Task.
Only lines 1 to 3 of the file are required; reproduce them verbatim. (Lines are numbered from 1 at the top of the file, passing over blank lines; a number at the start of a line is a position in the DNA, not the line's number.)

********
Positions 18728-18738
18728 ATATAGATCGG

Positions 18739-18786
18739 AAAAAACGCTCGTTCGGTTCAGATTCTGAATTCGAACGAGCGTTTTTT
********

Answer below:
Positions 18728-18738
18728 ATATAGATCGG

Positions 18739-18786